“Yet again we will be left with no emergency healthcare over Christmas during the night and as a single mother of 3 children, who does not drive, this terrifies the life out of me.
“The clinical Senate recommendations seem to suggest that to Grantham should be nothing more than an urgent care centre, as did the response from the IRP - is it just me or has every organisation got it in for Grantham A&E?
“Grantham will most likely be downgraded to an “Urgent Treatment Centre” (to fit in line with the national changes mentioned in the report) by the end of next year if we do not stand up and fight this head on.”
Ward councillor Ray Wootten, who has campaigned for a return to a full 24 hour A&E service, said: “I am angry and disappointed that the goal posts have been moved since the overnight closure started in August 2016. Once again the voice of local representatives, campaign groups and the residents of South Kesteven have been ignored. To expect the trust to recruit 38 middle grade doctors from the target of 21 seems an impossible task and I believe in my heart that it will not be achieved.”
Grantham district and county councillor Linda Wootten said: “Grantham Hospital is considered the lowest denominator within ULHT, an easy target therefore they took our staff away with no public consultation. No doubt the chief executive genuinely wanted to pacify us all by saying he wanted the A&E opened as soon as possible but, the cynic in me always felt in my heart, it wouldn’t happen!”
“It’s a disgrace that so many are not listened to. Our nearest A&E is over 25 miles away and combined with limited ambulances, people could die.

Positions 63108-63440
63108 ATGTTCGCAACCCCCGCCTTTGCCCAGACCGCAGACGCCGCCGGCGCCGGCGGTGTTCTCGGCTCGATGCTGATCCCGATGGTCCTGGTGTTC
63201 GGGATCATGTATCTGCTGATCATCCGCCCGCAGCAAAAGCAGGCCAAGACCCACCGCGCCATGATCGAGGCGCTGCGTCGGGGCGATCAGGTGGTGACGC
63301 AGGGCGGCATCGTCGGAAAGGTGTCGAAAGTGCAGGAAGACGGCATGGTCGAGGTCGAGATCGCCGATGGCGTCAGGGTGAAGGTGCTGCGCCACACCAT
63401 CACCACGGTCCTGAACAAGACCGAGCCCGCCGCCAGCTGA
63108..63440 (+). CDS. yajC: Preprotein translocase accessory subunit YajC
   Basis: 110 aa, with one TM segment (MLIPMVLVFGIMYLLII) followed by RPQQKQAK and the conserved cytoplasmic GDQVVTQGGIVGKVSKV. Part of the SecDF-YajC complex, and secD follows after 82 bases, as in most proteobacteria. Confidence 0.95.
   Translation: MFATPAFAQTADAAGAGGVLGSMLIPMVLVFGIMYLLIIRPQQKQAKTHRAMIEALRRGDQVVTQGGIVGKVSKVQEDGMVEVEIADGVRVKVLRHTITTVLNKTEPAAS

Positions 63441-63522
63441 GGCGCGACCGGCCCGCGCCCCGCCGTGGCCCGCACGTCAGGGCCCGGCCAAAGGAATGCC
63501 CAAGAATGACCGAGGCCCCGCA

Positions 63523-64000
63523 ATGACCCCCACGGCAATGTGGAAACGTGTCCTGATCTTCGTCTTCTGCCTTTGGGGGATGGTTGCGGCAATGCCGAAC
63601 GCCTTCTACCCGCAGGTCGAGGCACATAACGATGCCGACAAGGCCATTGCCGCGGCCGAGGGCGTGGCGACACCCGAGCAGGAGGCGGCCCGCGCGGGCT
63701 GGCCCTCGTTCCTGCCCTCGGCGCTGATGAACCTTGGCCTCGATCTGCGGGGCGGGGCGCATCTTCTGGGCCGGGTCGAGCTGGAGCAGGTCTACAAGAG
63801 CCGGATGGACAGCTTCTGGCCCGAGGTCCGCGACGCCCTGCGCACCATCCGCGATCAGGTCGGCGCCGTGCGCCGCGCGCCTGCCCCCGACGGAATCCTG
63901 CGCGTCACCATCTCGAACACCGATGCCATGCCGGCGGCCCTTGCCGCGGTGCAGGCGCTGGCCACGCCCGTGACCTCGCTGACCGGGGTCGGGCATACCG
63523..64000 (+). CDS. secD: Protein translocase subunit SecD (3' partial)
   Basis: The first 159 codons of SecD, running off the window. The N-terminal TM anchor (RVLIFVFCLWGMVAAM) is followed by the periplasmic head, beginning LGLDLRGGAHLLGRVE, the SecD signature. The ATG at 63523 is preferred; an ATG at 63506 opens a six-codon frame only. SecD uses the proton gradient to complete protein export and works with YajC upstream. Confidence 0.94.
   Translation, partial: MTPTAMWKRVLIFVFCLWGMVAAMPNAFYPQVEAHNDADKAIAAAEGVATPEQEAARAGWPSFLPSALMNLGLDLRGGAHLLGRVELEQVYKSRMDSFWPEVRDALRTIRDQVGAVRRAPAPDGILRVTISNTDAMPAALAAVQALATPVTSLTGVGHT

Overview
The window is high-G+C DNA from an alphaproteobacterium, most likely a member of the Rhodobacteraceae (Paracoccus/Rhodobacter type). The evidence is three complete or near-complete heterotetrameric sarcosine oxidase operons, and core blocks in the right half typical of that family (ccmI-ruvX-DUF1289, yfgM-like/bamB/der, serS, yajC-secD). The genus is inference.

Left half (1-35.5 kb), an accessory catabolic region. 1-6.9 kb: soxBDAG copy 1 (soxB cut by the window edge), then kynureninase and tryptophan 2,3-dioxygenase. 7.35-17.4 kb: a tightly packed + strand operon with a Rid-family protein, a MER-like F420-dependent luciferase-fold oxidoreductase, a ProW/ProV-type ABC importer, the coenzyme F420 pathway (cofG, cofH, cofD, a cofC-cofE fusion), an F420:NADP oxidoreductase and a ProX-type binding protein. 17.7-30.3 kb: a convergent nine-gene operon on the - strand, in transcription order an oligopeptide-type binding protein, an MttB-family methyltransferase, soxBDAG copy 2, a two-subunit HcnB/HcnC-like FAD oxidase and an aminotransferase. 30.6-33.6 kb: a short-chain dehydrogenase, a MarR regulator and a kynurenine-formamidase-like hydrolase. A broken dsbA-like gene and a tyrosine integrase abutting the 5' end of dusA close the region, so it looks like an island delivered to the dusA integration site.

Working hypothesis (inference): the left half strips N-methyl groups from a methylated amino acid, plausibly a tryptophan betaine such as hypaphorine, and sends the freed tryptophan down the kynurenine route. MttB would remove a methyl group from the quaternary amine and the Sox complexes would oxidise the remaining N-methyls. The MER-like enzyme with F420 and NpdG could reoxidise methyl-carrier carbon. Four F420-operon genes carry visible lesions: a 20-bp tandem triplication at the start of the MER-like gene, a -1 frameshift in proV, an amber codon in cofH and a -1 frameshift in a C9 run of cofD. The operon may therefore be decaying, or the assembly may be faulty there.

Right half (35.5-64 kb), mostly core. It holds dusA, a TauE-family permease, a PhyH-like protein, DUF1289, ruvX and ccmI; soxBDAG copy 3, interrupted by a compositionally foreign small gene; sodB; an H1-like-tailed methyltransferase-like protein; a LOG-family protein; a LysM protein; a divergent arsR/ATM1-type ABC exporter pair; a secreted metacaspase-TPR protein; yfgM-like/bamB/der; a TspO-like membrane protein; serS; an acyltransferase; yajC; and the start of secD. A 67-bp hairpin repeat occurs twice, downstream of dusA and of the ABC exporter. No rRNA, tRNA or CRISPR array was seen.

“Grantham Hospital is a clean efficient and well run hospital an example to many and, I’m saddened by this latest decision.”
Charmaine Morgan, chair of SOS Grantham Hospital, said: “Given the evidence that has been presented to the ULHT board from campaigners when their own hospital records clearly show patients needing critical care are attending Grantham A&E 24 hours a day. Therefore any decision which means these patients will not get the treatment they need puts them at life-threatening risk.
“We know there are issues outside the control of ULHT regarding funding and staffing. However, it’s unacceptable if they continue the night closure because they have, in effect, backed moves by this government to downgrade the A&E network. We would expect ULHT to be prepared to stand up for the people they are serving and reopen our A&E unit.”
Campaigner Jody Clark, of Fighting 4 Grantham Hospital, told the Journal: “Our whole community of Grantham and District have stood together to fight for the return of our overnight A&E, since it started on August 17 2016.
We were told it was temporary and that when United Lincolnshire Hospitals Trust had recruited enough doctors (21 middle grades - that’s 10 more than when we closed) we would have our services reinstated as it was.
“We have gone to great lengths to show the opposition from our community and all affected services (EMAS, LIVES, Lincolnshire Police, Military, businesses and supporting hospitals). We need our joint concerns heard and acted upon as originally agreed.
“At the November Board meeting, the trust unanimously agreed to reopen our overnight service as they had reached 22 middle grades. This should not have changed!
“We pay the same contributions as everyone else and do not deserve a postcode lottery in healthcare!
“Our large rural county needs the three A&E departments we have and already many have to travel far for emergency care. It makes no sense to reduce our vital services.
“Fighting 4 Grantham Hospital will be at the next board meeting as we have been present at nearly all this year and will be pushing for a minimum extension of hours so our residents can access local services for longer. The fight is not over.”